By Mark Schweiker
Two decades ago, Khalid Sheikh Mohammed was plotting the terrorist attacks that would murder thousands of Americans on Sept. 11, 2001. Terrorist cells were inside our country. America had no idea what was to come when they boarded airplanes that morning.
These terrorists would become possibly the most hated criminals in our nation’s history. Yet, as we head toward marking the 20th year since the 9/11 attacks, the loved ones of those Americans killed still await justice. In fact, the wheels of justice are not turning at all. They’ve stopped. Mohammed and his co-conspirators still await trial. In summer 2019, a military judge finally set the date for January 2021, but as COVID-19 shut down the nation, the trial was yet again postponed. A new date has not been set.
So much time has passed that we’ve now reached a point where college-aged students were born after 9/11. Working with Rider University’s Department of Political Science Homeland Security program as an executive-in-residence, I’ve worked to educate our future leaders about this important part of America’s history. It’s the only way to ensure we are doing everything we can to prevent future wide-scale attacks.
But that educational experience for our college students won’t be complete until politicians do the right thing. That this delay in justice has been allowed to happen across multiple administrations is stunning when you consider how the attacks marked the last time our nation was truly unified. It was a time that tested the very resolve of our nation’s fabric, but political partisanship and regional divides were largely set aside.
We became dedicated to fighting back against terror to protect our freedom and way of life. We were unified in our determination to seek justice for the more than 3,000 Americans, who died that day. Since then, we’ve inexplicably delayed justice.
I can still remember meeting with the families of the great Flight 93 patriots in the days after the attacks. Indeed, their loved ones died as heroes, fighting terrorists who were determined to kill. As I would come to learn in the years after I served as governor, these families were emotionally broken yet, somehow, they resolved to carry on the memory of the heroes they loved and lost. The Families of Flight 93 inspire me, and countless Americans, to this very day.
As the years passed, 10,000 first responders who responded to the emergency at the World Trade Center have been diagnosed with cancer, and more than 2,000 have died from 9/11-related illnesses. All of these brave Americans are our heroes. That’s why for so many of us who experienced the front lines of 9/11, the date is something that conjures a sense of dread and loss. Once upon a time, we made a promise that we would seek – and secure – justice.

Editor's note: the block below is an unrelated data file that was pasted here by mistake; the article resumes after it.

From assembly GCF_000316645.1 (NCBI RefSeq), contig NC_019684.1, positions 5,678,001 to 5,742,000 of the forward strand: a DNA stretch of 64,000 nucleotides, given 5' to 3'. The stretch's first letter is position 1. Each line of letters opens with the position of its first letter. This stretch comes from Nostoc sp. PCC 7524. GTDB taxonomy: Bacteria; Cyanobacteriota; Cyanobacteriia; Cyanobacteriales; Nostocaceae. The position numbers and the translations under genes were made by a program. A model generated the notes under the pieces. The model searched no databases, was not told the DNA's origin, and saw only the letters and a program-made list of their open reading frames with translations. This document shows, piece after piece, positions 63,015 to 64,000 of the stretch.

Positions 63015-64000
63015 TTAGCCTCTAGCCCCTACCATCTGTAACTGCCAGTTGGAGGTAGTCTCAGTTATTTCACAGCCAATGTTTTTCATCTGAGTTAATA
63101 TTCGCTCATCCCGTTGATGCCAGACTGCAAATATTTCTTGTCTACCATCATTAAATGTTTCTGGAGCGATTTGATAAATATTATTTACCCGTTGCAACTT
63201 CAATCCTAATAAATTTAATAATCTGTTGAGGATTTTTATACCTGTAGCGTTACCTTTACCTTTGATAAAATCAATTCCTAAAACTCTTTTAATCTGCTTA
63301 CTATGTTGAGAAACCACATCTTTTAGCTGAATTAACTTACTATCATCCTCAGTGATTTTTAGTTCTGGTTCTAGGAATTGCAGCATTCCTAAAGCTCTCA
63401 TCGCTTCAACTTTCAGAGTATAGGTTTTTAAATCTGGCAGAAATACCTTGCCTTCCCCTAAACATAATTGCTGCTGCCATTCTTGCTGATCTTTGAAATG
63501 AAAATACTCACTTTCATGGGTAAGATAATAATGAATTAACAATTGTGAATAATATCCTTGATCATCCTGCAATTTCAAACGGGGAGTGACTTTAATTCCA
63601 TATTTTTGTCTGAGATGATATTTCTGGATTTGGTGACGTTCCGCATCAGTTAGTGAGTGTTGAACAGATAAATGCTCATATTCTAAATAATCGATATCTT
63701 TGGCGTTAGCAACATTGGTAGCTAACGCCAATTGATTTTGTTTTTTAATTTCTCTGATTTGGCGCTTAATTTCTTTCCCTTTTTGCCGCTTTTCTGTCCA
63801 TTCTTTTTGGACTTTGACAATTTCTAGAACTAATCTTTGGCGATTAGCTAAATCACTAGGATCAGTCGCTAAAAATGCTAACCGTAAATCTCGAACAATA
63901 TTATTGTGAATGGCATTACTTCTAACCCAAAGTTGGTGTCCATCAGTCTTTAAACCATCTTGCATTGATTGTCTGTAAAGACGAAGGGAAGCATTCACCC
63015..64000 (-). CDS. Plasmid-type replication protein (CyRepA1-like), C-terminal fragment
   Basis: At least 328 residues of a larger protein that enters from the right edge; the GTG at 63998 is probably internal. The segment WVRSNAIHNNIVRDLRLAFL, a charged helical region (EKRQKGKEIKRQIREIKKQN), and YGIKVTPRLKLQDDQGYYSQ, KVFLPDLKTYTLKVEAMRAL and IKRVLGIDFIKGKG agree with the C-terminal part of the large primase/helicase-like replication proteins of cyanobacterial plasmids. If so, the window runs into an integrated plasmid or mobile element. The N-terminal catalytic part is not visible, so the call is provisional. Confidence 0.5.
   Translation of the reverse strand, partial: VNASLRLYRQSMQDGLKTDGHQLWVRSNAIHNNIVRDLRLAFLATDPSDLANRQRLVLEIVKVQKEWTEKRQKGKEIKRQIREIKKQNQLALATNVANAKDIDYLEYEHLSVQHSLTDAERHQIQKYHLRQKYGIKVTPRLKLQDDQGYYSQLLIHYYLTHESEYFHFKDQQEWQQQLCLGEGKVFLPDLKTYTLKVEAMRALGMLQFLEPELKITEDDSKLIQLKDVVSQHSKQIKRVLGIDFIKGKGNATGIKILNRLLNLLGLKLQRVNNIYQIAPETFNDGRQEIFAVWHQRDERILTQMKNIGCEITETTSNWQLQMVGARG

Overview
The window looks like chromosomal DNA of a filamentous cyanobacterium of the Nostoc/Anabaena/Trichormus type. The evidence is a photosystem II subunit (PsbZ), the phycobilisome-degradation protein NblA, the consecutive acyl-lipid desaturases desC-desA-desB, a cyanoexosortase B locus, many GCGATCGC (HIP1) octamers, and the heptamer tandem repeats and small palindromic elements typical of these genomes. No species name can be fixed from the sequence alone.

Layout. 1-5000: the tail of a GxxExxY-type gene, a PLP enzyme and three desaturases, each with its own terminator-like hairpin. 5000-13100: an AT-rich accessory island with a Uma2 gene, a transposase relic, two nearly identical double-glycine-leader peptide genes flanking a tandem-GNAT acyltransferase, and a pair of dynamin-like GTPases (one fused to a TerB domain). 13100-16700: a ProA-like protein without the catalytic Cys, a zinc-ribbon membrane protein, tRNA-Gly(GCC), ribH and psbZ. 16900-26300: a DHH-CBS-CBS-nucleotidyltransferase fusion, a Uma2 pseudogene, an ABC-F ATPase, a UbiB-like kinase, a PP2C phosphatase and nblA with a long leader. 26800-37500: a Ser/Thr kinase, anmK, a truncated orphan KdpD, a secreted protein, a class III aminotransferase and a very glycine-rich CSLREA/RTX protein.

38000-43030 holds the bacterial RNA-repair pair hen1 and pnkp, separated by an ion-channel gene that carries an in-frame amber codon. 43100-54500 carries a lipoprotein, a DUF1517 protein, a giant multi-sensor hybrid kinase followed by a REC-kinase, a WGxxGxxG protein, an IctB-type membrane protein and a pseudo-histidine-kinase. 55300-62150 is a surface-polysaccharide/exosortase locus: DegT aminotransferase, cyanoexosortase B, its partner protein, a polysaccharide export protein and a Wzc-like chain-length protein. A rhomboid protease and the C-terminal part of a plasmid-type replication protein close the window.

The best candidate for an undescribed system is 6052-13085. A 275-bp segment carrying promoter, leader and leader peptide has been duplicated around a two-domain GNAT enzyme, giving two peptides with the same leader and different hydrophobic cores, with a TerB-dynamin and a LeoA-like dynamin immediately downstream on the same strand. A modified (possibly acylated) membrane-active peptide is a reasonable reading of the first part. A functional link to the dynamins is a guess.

Now, as we approach the solemn 20-year mark of these attacks (I cannot call such an occasion an anniversary), our work remains alarmingly incomplete.
Justice and closure can only happen when the Biden administration finally does what its predecessors did not: bring to trial the mastermind of these attacks. Khalid Sheikh Mohammed and accomplices Ramzi bin al-Shibh, Mustafa Ahmad al-Hawsawi, Ali Abd Al-Aziz Ali and Walid bin Attash must be prosecuted for their crimes.
In James E. Mitchell’s book, Enhanced Interrogation, Mohammed proclaimed, “We will win. Americans don’t realize this. We do not need to defeat you militarily; we only need to fight you long enough for you to defeat yourself by quitting.” A cold-blooded killer who has admitted his guilt, this monster must be brought to a final justice in our court system. The time for a trial is now. The time for needless delays is over.
We owe justice to the Americans who died on that day nearly two decades ago at Ground Zero.
We owe it to the Americans serving our nation that day at the Pentagon, the very symbol of our country’s defense.
We owe it to the patriots who died above the rural skies of Pennsylvania when they fought terrorists and brought down Flight 93, potentially saving thousands of American lives.
We owe it to the courageous members of our military, who have fought the War on Terror around the globe.
We owe it to the thousands of first responders who died from cancer after working at rescue sites, and the thousands more who are sick and continue to suffer.
We owe it to the families who lost loved ones and who still carry with them an immense pain that will never subside.
And we owe it to every American who still lives with that day seared into their hearts.
It’s been nearly two decades. It’s time for justice. ••
The 44th governor of Pennsylvania, Mark S. Schweiker is the only person to assume the office of governor as a result of the 9/11 attacks. He is Executive-in-Residence of Rider University’s Department of Political Science Homeland Security program.